Archive | May 2013

We can learn a lot from our students: my form’s response to the murder of a soldier yesterday.

I was so proud of my form yesterday. A year 9 bunch that I first took on in September, they are more demanding in terms of behaviour management than all but the first form I ever had back in 2005 (and they were a handful whose reputation spread throughout the school). They seem to have very low expectations of themselves in terms of learning and progress, and a very “interpretive” approach to school rules. This keeps me well and truly challenged in terms of support and behaviour management strategies each morning. But yesterday they excelled.

I was really quite worried when I woke up on Thursday morning and checked my Facebook account. Many of my friends, people who I considered rational and sensible people had posted statuses or shared pictures that were inciting racial hatred. This was after the killing of the soldier at a London Barracks by two fanatical sociopaths claiming to be acting in the name of Allah. Naturally every true Muslim condemned the attack, emphasising the Koran’s message of peace. That morning on Facebook, I saw calls for a “civil war”, for the EDL to take charge of things, and for all Muslims to be kicked out of the country or worse. The stuff people were posting was vile and despicable and quite frankly made me sick.

I got even more worried as I drove to work and thought more and more about it. If adults were posting such things, what would the kids be posting? Halfway in I passed a fast food van flying a Union Jack at half mast. I began imagining the conversations that were taking place around that van that morning. I decided I would run a discussion on the murder in form time and scrap the careers advice that’s usually delivered on a Thursday. I would give them all a piece of paper and ask them to watch a news clip on the event and then, without talking or discussing it, take three or four minutes to write down their response. I was expecting quite a lot of semi-racist, xenophobic stuff that I would then do my best to rationally argue against. I work in a school with a fairly homogenous, white working class intake and we have had murmurings from the EDL in the last few years. But I was completely wrong. I was bowled over by their responses. The most draconian was “it isn’t right, they should get the death penalty”. Which, to be fair is what a lot of adults still think. But on the whole they were measured, careful thoughtful responses that veered away from racial hatred and towards a careful interpretation of the event urging people not to affiliate the act to any sort of religious act. Here is what one of my students wrote:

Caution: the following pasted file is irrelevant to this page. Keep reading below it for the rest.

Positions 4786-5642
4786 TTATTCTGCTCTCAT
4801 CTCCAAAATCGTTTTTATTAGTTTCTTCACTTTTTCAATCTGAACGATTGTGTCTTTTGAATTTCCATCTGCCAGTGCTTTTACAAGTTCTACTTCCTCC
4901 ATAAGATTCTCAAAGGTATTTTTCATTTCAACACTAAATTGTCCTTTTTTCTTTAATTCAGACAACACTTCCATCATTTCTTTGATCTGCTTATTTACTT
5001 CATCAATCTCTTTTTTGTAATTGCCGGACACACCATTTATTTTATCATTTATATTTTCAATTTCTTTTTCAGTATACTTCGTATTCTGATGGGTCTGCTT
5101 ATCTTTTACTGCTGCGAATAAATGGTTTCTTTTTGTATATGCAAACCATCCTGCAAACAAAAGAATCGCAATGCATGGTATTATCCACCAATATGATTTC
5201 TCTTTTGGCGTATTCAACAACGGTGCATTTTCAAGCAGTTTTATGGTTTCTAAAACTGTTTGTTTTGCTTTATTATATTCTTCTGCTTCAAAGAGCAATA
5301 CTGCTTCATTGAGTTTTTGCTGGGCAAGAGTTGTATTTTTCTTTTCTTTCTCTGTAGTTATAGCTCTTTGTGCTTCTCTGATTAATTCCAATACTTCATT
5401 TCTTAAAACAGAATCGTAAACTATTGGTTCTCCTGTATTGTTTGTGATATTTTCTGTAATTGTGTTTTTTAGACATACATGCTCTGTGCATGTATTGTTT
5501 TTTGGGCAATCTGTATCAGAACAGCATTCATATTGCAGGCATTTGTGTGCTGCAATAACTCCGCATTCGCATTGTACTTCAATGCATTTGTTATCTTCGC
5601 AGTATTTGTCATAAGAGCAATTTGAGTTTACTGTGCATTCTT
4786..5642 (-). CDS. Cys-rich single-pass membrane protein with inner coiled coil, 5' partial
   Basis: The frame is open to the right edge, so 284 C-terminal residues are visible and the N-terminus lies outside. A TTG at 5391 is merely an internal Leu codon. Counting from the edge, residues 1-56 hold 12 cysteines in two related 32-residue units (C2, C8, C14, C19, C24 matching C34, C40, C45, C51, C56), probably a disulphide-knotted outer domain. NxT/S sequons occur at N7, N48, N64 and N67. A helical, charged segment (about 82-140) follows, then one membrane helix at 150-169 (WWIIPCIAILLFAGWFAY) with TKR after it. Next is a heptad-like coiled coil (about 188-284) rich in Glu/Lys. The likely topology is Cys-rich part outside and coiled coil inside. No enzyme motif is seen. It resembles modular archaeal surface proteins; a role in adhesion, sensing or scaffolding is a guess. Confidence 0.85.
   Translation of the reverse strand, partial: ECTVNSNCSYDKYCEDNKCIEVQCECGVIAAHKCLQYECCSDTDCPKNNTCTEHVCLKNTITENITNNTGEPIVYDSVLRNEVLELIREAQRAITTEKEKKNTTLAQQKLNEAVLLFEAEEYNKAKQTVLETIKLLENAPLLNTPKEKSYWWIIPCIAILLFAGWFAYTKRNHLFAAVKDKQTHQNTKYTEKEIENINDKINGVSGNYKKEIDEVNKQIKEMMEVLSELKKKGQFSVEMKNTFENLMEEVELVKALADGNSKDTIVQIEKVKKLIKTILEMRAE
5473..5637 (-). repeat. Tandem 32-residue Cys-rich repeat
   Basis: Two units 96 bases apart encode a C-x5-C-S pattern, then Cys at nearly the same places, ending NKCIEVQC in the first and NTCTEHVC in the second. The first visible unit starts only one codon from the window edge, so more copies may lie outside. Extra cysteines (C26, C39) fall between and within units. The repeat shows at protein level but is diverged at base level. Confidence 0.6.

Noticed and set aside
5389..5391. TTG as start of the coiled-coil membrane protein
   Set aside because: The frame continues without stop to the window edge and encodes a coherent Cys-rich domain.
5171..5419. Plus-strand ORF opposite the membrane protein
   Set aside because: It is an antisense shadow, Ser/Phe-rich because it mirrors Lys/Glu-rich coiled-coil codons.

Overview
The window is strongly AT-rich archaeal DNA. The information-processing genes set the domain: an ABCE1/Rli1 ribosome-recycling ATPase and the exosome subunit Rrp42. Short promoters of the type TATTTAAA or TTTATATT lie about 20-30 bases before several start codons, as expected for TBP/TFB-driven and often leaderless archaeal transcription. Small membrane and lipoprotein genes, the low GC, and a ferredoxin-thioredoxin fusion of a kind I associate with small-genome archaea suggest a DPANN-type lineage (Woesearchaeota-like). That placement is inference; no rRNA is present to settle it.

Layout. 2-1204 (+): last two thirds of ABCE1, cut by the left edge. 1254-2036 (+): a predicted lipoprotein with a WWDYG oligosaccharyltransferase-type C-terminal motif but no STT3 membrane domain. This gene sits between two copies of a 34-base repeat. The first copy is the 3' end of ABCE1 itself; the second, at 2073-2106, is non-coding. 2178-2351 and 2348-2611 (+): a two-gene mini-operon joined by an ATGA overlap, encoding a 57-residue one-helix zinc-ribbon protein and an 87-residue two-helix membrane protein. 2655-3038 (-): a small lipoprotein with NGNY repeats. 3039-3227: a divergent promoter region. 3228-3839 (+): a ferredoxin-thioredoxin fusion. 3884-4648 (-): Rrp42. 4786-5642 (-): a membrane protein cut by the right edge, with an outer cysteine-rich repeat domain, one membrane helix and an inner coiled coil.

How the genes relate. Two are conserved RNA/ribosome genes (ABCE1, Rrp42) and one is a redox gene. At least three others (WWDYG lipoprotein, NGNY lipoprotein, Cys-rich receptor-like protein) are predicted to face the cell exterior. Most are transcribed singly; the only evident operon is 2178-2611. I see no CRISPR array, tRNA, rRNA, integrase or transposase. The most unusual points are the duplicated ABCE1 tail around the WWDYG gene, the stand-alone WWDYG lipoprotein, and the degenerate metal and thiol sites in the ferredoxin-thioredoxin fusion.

“this annoys me because people are so small-minded about it, blaming all Muslims for the 2 mens (sic) acts. It’s not the religion’s fault, the religion teaches peace. The men who committed the murder were extremists, the minority that let their religion down. Not all Muslims are “terrorists”. If a Christian did this and started shouting religious words he would not be branded a terrorist”.

I don’t entirely agree with the last sentence, and I think the student in question needs a bit of input on some points of grammar and punctuation, but the fact that a 13 year old was articulating this mature and measured viewpoint in such a way completely put to rest much of the fear and panic I had been developing that morning. I think there are several quotes and proverbs about the wisdom of children that are apt here, but what it really shows is the level of stupidity and ignorance of many of the so-called adults in our community and that we really shouldn’t underestimate our young people.


Why we’ve got differentiation wrong.

I hate the way that many of us teachers are encouraged to differentiate, and the way that many teachers understand the term. In contemporary education, differentiation has, for many practitioners, become synonymous with “dumbing down”. Providing
easier tasks for “weaker” students, displaying differentiated outcomes (especially of the “must, should, could” variety) and texts where “difficult” words have been removed or replaced to allow the “weakest” to read them, is all symptomatic of a lowering of expectations and the acceptance that many students just can’t access complex material. To me, this approach is defeatist and is the root of the problem where low levels of literacy are to be found. Acceptance of such a view becomes a self-fulfilling prophecy whereby the students who are only ever expected to reach the “must” objective or who are never exposed to complex vocabulary will never push themselves to grapple with difficult concepts or great pieces of writing.